- is prepared to become knowledgeable about the company’s activities so that they can make informed and objective decisions
- doesn’t advise the company in some other capacity, such as an accountant
- doesn’t have any conflicts of interest with the company or the other directors, like being a family member or running a similar company themselves
- is on a fixed-term contract so can be removed easily if necessary
- understands that they don’t have a management role
Non-executives can be really helpful when running a company as they bring an outsider’s view, particularly if they are truly independent.
Sometimes directors have a non-executive seat on the board because they are representing one of the principal shareholders such as an investor. These are known as ‘nominee directors’. It’s obviously important in such a case that that director puts the interests of their sponsor or employer to one side when making decisions on behalf of the company of which they are a nominee director.
The Companies Act 2006 sets out some general duties that the directors owe to their company:
To act within the powers given to a director
These powers are described in the company’s constitution, and any decision of shareholders that has a bearing on directors’ powers.
To promote the success of their company
For a commercial business, this generally means to act in a way that promotes the interests of the company and its shareholders, for example by increasing the company’s value. In this respect, directors need to ensure that they act in ways that promote good relations with employees, suppliers, customers and the community in general. They should consider long- as well as short-term issues when decision-making, act impartially when dealing with individual shareholders, and ensure high standards when conducting business.
To exercise independent judgment in their decision-making
This duty is particularly important when directors are appointed because of their relationship with another third party such as an investor, or a government body like a local council. When acting as a company director, while they can be mindful of their ‘sponsor’s views, they need to act independently at all times.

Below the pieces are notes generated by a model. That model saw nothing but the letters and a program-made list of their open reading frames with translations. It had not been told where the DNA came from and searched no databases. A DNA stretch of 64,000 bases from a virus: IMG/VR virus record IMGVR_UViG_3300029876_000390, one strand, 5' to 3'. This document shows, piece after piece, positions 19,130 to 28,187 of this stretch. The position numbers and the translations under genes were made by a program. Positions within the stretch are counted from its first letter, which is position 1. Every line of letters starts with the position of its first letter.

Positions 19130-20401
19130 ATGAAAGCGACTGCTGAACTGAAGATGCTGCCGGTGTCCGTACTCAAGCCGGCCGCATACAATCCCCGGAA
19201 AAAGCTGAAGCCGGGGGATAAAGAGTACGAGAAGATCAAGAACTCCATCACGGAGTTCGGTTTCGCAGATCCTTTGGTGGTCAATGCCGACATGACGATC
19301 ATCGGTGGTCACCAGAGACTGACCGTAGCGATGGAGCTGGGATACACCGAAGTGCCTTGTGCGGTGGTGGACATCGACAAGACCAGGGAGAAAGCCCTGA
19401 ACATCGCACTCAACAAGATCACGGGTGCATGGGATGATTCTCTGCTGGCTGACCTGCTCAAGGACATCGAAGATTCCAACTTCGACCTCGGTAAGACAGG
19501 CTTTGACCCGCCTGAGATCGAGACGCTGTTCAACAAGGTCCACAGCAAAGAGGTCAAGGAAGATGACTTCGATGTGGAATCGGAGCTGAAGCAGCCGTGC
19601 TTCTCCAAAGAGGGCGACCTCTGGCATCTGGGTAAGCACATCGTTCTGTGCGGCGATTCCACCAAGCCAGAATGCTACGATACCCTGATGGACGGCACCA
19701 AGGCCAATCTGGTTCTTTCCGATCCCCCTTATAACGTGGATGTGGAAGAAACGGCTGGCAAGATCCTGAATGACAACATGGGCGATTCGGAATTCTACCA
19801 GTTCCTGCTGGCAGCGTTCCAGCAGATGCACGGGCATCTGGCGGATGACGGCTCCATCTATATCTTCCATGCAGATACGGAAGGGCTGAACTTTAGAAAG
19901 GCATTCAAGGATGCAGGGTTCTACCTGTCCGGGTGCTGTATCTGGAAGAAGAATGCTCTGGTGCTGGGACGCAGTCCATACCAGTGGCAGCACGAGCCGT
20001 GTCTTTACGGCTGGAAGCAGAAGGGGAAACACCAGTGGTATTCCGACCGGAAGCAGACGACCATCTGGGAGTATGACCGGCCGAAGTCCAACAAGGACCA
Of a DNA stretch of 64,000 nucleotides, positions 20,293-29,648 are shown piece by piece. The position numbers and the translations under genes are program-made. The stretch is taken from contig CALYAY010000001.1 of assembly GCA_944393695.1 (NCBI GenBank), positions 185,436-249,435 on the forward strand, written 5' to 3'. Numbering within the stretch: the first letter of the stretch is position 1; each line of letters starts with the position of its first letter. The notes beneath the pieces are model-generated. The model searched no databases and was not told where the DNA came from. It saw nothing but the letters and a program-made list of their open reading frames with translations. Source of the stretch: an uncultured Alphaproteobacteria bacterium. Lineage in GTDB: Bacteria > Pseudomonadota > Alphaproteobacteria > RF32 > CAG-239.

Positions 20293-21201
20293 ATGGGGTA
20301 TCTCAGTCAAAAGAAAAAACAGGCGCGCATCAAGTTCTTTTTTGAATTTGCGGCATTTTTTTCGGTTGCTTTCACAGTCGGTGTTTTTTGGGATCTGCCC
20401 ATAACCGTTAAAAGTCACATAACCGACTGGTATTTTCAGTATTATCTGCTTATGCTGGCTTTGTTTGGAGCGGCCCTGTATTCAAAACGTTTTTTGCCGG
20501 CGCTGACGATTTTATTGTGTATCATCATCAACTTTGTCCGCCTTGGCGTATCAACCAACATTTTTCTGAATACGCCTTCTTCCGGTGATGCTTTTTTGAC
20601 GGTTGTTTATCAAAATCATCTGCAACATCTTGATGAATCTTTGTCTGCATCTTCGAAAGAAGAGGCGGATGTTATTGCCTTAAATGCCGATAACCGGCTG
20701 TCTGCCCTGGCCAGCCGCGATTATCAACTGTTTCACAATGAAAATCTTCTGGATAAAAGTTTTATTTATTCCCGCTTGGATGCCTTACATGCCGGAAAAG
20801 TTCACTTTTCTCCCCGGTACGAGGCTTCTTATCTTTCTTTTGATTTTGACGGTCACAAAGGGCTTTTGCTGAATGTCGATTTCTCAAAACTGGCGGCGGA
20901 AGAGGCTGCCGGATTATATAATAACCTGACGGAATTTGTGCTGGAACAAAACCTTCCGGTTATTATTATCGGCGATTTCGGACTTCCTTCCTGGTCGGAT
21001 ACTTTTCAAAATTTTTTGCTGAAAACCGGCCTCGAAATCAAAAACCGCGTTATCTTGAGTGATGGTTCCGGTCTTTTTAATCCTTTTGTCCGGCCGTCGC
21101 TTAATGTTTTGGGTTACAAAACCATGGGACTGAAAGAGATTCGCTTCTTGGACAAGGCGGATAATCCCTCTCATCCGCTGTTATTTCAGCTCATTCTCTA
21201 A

To exercise reasonable care, skill and diligence
This is judged objectively and subjectively, bearing in mind any particular skills a director may have.
To avoid conflicts of interest when acting or making decisions as a director
While directors need to avoid conflicts of interests, whether direct or indirect. Shareholders can however authorise transactions involving a conflict, as can the board of directors.
The duty not to accept benefits from third parties
The duty to declare any interest they have in a proposed transaction or arrangement that the company is aware of or considering
The chairman or chairwoman of the board is the person who leads the board of directors, sets the agenda, makes sure that the directors are given sufficient information to make informed decisions, and oversees the decision-making procedure. During meetings, their job is to ensure there’s a proper debate and that all voices are heard.
Under the Articles of a company, the chair often has a casting vote in the case of a hung decision. In larger and listed companies, the chair ideally shouldn’t also be the chief executive because of the potential for a conflict of interest.
How to choose your types of directors if you’re a start-up or fast-growing company
If you’re a start-up or high-growth business, particularly if your ultimate goal is to seek external funding or go public via an IPO, you should ideally choose a mix of directors to sit on the board. This is because executive and truly independent non-executive directors bring different skills and perspectives to the mix and lend credibility to your business.
A good balance of directors will not only help your decision-making processes, it will demonstrate to third parties that you’re serious about your business’s growth.
The benefits of having independent non-executive directors are that:
- they’ll provide objective advice that isn’t tainted by an insider’s perspective
- they can act as a critical friend and give you impartial advice
- they often bring specialist knowledge from other areas of business and different sectors
- they may help you innovate
- if you’re short of cash to bring in particular skillsets, they may be able to provide them instead
- they can act as consultants
In these last two respects, sometimes the line between executive and non-executive directors can become a bit blurred, as specialist non-execs can end up helping with management tasks.
Legal definitions of directors and why this matters to you
According to the Companies Act 2006, a statutory director includes any person occupying the position of director, even if they are not called a director in their job title.
Statutory directors are people who’ve been formally appointed by a company (de jure), or who are acting as directors in actual fact (de facto), or in accordance with a company’s Articles.